Torture: from Algiers to Abu Ghraib by Neil MacMaster
The treatment of detainees at Abu Ghraib prison in Iraq focused world-wide media attention on the US practice of torture. Underlying such a practice was a history of counter-insurgency techniques which owed much to French warfare in Algeria.
The rise and fall of whiteness studies by Andrew Hartman
Over the last decade or so, the study of whiteness in the US has grown in both cultural and academic significance, attracting hostility from neo-conservative commentators. But there is also a critique to be had from the Left.
Paul Robeson and WEB Du Bois in London by Jan Carew
Jan Carew, Guyanese novelist, historian and political activist, who lived in London in the late 1950s, writes for the first time about his meetings here with Paul Robeson and Dr W.E.B. Du Bois.
Inspiration’s humble instrument: memories of Ed Scobie by Val Wilmer
Val Wilmer, writer, photographer and chronicler of Black music history, recalls meeting Ed Scobie, the pioneering Black historian and journalist and his impact on her career.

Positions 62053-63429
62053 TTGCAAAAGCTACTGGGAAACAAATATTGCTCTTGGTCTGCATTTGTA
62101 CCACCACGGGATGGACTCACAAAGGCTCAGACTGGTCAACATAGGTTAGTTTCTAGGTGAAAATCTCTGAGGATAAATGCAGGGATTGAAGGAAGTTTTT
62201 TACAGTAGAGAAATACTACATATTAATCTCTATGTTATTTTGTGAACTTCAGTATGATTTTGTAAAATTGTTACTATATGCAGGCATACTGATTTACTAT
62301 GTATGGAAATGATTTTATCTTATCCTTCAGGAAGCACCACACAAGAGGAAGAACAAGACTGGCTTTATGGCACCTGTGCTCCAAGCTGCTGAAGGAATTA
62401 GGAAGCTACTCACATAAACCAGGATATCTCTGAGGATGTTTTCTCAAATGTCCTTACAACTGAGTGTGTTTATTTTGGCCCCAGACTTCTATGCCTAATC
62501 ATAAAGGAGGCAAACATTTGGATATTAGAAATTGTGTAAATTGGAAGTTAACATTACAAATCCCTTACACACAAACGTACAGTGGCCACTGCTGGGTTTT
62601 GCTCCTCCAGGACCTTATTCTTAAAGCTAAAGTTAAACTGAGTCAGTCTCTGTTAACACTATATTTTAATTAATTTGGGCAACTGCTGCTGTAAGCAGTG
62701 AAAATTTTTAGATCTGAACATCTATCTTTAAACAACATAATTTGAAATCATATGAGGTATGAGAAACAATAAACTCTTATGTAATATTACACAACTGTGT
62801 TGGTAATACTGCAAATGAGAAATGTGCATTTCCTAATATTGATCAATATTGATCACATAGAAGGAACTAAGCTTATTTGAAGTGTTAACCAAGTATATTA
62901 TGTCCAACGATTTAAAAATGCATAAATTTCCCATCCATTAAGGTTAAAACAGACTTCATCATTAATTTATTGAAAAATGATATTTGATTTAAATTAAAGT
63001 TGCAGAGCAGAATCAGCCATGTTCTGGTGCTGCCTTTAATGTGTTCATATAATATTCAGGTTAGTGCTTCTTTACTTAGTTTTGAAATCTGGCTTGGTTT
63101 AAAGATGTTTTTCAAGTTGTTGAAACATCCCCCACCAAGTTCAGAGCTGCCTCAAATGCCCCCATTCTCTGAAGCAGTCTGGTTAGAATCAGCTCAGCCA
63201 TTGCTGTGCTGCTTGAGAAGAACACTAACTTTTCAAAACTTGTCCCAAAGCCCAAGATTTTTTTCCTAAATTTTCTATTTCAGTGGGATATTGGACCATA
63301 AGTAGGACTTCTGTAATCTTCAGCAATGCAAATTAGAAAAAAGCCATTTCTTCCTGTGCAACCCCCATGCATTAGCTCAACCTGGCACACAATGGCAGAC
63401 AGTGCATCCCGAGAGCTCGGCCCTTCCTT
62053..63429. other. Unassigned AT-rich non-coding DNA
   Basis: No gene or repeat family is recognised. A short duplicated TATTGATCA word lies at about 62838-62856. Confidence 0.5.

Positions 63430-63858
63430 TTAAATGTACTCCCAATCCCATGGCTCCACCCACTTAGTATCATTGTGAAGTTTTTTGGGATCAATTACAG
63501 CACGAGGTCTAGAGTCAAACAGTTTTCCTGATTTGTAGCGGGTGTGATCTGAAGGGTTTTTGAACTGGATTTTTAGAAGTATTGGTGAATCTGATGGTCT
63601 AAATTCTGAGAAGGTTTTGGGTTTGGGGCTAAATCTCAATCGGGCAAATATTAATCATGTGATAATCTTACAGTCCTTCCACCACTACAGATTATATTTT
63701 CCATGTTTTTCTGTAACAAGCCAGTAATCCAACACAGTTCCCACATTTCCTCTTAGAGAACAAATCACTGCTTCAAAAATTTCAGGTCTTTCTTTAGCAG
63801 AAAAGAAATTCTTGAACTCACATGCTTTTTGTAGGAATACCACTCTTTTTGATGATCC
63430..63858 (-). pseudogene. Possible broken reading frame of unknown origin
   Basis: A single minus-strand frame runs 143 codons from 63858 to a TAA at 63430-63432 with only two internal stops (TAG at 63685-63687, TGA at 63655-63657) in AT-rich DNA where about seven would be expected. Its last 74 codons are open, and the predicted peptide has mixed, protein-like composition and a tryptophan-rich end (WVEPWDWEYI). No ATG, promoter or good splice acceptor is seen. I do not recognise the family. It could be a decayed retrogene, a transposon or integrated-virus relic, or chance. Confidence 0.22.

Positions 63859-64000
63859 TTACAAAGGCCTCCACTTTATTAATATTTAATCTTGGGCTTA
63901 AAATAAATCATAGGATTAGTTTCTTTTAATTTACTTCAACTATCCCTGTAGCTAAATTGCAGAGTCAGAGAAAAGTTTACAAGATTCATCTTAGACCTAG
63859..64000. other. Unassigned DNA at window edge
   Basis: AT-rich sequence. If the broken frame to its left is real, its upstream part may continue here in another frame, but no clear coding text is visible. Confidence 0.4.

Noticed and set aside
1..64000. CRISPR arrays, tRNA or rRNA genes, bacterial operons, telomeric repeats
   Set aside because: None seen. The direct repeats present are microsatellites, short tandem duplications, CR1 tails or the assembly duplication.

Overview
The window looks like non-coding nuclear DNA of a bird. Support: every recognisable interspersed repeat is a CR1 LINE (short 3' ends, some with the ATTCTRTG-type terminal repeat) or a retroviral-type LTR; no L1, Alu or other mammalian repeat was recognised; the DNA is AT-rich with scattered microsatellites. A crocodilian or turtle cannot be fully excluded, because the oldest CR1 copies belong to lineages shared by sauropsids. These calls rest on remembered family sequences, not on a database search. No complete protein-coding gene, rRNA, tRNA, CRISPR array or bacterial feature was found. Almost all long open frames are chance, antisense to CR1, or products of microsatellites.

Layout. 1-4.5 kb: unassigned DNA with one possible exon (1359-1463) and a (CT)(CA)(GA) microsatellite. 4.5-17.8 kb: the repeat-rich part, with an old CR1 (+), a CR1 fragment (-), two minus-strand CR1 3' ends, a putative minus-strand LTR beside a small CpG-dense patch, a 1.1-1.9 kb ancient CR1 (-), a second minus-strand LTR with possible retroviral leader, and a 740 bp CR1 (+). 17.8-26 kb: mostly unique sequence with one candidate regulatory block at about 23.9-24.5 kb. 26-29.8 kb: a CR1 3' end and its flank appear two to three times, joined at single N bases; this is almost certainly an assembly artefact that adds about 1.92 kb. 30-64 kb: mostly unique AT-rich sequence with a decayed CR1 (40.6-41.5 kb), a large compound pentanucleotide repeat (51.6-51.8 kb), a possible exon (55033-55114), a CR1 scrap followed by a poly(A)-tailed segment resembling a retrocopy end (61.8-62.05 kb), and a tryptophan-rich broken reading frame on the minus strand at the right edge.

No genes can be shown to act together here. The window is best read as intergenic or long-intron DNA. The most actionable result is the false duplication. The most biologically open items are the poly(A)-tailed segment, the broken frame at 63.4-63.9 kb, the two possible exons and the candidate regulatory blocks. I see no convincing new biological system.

Britain, the slave trade and slavery, 1808-1843 by Marika Sherwood
Britain congratulated itself on having made trading in slaves illegal with the 1807 Act. While later legislation ostensibly strengthened the original Act’s provisions, there were persistent allegations, supported by evidence from the British Foreign and Anti-slavery society among others, that British companies still profited from it.
Commentary: Mapping the attainment of Black children by Saleh Mamon
The real facts that underlie what the media, educationalists and policy-makers term the underachievement of Black children are far more complex than is often realised. Addressing the widespread concern in the Black community about education demands more than simplistically blaming either individual racist teachers or Black youth culture.
Race & Class is published quarterly, in January, April, July and October, by Sage Publications for the Institute of Race Relations; individual subscriptions are £27/$47, for four issues, with an introductory rate of £20/$35 for new subscribers.